For me, kinetic writing is the sort that is libidinously exciting, and leaves you feeling almost physically bereft of the characters at the end of the book. The non-kinetic may be very intellectually and aesthetically stimulating, but it doesn't do that. Kinetic writing issues in the fan impulse, and the non-kinetic doesn't. This doesn't map onto literary / genre distinctions very well, but I think that "genre" writers more often aim to excite their readers in a kinetic sense, and "literary" types often self-consciously avoid it. But I don't think it's anything to do with quality as such. Scott is nearly always kinetic, and Nabokov hardly ever is; Joyce rarely is, Dickens quite often is.
2. It gets dark too early now. The wrinkle of this decade is that I don't like walking after dark, and I'm guessing that's down to dry-eye, cataracts, not being able to see stuff on bumpy sidewalks, and allergy-related balance problems. Better in shoes or boots than sandals, also better if I start walking in light and get into the swing as it grows dark. Rather bad if I've been reading at Starbuck's and then start home. Which is sad, because I like reading at Starbuck's.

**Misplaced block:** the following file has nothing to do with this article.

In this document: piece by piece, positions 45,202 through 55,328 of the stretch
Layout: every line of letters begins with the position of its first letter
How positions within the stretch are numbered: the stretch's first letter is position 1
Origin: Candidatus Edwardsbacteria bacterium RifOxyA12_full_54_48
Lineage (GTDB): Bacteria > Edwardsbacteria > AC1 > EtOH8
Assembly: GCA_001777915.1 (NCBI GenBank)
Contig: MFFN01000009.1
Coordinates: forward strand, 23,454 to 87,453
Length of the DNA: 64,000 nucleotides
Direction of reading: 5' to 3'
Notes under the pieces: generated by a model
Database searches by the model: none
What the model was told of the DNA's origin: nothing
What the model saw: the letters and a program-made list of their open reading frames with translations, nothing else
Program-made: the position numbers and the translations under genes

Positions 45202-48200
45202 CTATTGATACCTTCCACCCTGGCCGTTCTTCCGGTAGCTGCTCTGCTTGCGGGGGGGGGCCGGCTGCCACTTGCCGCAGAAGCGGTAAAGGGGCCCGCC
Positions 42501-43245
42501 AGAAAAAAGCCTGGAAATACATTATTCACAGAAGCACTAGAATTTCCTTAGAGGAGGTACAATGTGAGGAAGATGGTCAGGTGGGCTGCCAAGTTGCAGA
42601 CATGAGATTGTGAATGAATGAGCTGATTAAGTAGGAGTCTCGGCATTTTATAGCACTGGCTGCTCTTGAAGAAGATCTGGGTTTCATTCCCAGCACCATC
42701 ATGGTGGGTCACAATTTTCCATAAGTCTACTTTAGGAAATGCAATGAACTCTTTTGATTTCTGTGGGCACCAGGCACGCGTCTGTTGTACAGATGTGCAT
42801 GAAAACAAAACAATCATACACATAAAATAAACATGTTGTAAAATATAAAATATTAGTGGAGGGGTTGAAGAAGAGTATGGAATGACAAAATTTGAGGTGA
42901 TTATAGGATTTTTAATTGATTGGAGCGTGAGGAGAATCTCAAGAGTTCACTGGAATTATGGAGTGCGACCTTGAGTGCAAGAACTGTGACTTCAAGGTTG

3. Tearing through Parasol Protectorate and very much liking Lord Akeldama. Alas, I also have a new Higashino Keigo in Japanese, a 500 pager. Because Japanese books have no description in the library system I take potluck (can't even guess by title because it's in romaji.) (Yes, I could google, but I actually like potluck.) This one starts at a memorial ceremony for a suicide, happening at the man's bankrupt small factory, with everyone speaking kansai-ben, and was looking to become a total domestic downer until suddenly it seems we're in the middle of the Kobe earthquake. May still be a downer, but we shall see.
4. Came home yesterday to find the gutter (street gutter, I mean) full of purple plums and something vegetable that looked like a tennis ball. Couldn't think where it all came from, and then remembered the sound of chainsaws that morning and these guys carrying branches up the street to some tree-cutting company's trucks, that weren't able to park right next to whichever house they were working at. Plums must have fallen off branches, and like my plums, were rock hard even at this late date.
I'd noted guys as possible cherry-tree pruners, but not if their cleaning-up is so deficient. Being me I took my plastic garbage pail down the street and tidied it all up. This after trimming my wild hedge with clippers, because shoulder won't let me hoist the electric one. Thus I call myself virtuous, and plan an epsom salt bath tonight.
5. Those saintly Buddhists who endure decades of imprisonment have said the thing they were most afraid of is that they'd come to hate their captors. I merely hope I can make it to mid-September without hating everyone. Time was that was 'make it to Labour Day'; but this year the worst starts after Labour Day.